Paul Jacob Naftel
Paul Jacob Naftel (1817-1891) was a Guernsey born artist and teacher. He specialised in watercolour landscapes, and was Guernsey's most famous and successful artist of the time.
Naftel was born in Guernsey on 13 October 1817, the son of Paul Naftel (1795–1870) and his wife, Sophia Bird. His father was a clockmaker and watchmaker, but he also sold artists' materials and prints. Although neither of his parents were artistic Naftel stared drawing and painting at an early age. He decided to become a professional artist and earned a living by giving art lessons at various schools on Guernsey, and in 1847 he was finally appointed drawing-master at Elizabeth College where he taught for the next thirteen years. His inspiration in his early works were the water lanes and scenery of the island. These early works were remarkable for ‘an extremely lavish use of body colour’ (J L Roget, A history of the ‘Old Water-Colour’ Society, 2 vols. (1891)). Woodcuts made from his paintings were used to illustrate the book The Channel Islands (1862) by D T Ansted and R G Latham.
Naftel married twice. His first wife was Elizabeth Robilliard (1810–1849) of Alderney. After their marriage they lived in the Grange. Following Elizabeth's death he married Isabel Oakley, an artist in her own right, and the youngest daughter of watercolourist Octavius Oakley who had visited the island in 1844. Paul and Isabel married in Surrey in 1856. They had two sons, Cecil Oakley (1845- ) and Percy Hartley (1859- ), and a daughter Maud (b1856) who also became an accomplished artist. Naftel had a studio at his home, Millmount in St Peter Port, where he held private views of his work.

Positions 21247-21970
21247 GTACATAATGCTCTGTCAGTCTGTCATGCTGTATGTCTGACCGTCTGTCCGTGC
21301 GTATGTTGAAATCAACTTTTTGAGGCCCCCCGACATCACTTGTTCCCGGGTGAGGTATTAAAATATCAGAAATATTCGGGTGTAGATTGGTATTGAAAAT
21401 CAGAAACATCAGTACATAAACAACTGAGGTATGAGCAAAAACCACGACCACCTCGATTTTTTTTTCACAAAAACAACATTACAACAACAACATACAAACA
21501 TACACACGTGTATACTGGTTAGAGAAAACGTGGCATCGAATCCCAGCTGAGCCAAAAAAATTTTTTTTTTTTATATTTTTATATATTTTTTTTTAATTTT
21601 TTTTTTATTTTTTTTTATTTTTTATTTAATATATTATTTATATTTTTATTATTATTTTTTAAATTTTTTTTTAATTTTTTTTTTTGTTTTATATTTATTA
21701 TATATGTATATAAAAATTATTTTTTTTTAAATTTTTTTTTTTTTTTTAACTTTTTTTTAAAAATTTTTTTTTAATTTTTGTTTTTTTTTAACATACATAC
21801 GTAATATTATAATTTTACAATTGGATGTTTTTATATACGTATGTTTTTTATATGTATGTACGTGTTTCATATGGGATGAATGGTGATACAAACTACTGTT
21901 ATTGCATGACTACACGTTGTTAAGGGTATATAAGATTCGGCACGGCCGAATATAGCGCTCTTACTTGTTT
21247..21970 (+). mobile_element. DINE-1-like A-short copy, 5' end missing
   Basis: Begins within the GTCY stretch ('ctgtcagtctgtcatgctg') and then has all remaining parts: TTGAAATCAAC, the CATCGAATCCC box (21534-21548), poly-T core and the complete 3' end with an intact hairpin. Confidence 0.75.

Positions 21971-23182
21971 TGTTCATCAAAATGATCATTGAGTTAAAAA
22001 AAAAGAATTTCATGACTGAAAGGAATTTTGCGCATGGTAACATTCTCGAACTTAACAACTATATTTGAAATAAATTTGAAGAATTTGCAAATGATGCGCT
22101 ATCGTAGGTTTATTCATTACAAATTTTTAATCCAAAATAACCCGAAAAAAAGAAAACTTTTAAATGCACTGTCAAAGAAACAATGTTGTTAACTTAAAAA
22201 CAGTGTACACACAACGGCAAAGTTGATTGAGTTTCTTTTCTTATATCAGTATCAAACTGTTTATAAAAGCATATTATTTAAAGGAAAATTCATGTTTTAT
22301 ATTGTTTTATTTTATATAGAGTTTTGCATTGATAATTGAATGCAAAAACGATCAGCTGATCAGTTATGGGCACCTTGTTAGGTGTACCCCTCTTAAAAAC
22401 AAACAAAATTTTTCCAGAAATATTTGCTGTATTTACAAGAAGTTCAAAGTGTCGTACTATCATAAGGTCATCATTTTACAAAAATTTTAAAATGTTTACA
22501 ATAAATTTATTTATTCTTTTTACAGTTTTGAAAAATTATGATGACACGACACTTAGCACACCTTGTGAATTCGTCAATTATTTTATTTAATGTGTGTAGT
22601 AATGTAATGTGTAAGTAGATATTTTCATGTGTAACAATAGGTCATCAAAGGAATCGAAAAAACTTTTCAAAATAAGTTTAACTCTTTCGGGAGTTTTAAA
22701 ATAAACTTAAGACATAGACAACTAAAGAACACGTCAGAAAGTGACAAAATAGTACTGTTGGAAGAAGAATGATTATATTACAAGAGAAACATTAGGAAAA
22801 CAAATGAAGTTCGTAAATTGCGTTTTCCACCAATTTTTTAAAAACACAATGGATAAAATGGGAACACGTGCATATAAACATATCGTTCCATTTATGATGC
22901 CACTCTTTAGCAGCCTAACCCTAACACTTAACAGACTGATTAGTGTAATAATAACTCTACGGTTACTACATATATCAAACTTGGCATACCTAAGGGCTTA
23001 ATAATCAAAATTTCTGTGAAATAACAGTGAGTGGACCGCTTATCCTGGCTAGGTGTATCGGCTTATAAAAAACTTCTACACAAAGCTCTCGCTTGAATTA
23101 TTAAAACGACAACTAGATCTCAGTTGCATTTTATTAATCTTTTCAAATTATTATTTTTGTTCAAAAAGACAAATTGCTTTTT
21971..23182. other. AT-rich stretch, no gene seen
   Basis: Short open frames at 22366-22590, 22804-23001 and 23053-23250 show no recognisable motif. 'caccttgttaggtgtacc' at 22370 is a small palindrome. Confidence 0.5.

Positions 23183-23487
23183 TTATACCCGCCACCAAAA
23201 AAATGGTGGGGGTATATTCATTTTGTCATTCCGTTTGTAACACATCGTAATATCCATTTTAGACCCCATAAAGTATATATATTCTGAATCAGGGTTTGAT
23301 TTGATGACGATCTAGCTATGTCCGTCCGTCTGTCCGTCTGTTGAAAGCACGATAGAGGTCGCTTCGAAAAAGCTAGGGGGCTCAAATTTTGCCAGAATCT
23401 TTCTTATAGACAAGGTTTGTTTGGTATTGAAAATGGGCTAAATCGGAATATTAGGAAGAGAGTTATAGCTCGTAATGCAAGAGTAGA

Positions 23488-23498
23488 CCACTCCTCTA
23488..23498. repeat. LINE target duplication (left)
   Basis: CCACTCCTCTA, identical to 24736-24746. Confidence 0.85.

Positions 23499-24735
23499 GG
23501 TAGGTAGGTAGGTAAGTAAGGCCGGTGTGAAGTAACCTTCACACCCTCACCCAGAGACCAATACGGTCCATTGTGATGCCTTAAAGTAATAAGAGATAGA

Naftel's watercolours began to gain an audience outside the islands and he was elected an associate of the Society of Painters in Water Colours on 11 February 1856. Three years later (on 13 June 1859)he became a full member. He contributed greatly to the to the society's exhibitions and showed 689 works between 1840 and his death. Although Guernsey views were his speciality he travelled widely, throughout Britain, but also in Switzerland, Spain and Italy. He produced and exhibited works from these experiences.
He lived in Guernsey until the end of 1870 when he moved to London (4 St Stephen's Square, Westbourne Park).He was a succesful teacher both in Guernsey and London - amongst his pupils was the landscape painter Kate Prentice. He lived at Westbourne park until about 1884 when he moved to Chelsea and eventually to 1 Walpole Gardens, Strawberry Hill where he died on 13 September 1891. He was buried three days later at Holy Trinity, Twickenham.
- Mark Pottle, Naftel, Paul Jacob (1817–1891), Oxford Dictionary of National Biography, Oxford University Press, 2004
- London Metropolitan Archives, Holy Trinity, Twickenham, Register of burials, DRO/150, Item 016
- Census Returns of England and Wales, 1841. Kew, Surrey, England; Class: HO107; Piece 1460; Book: 15; Civil Parish: St Peter Port; County: Guernsey; Enumeration District: 12; Folio: 21; Page: 7; Line: 22; GSU roll: 464352.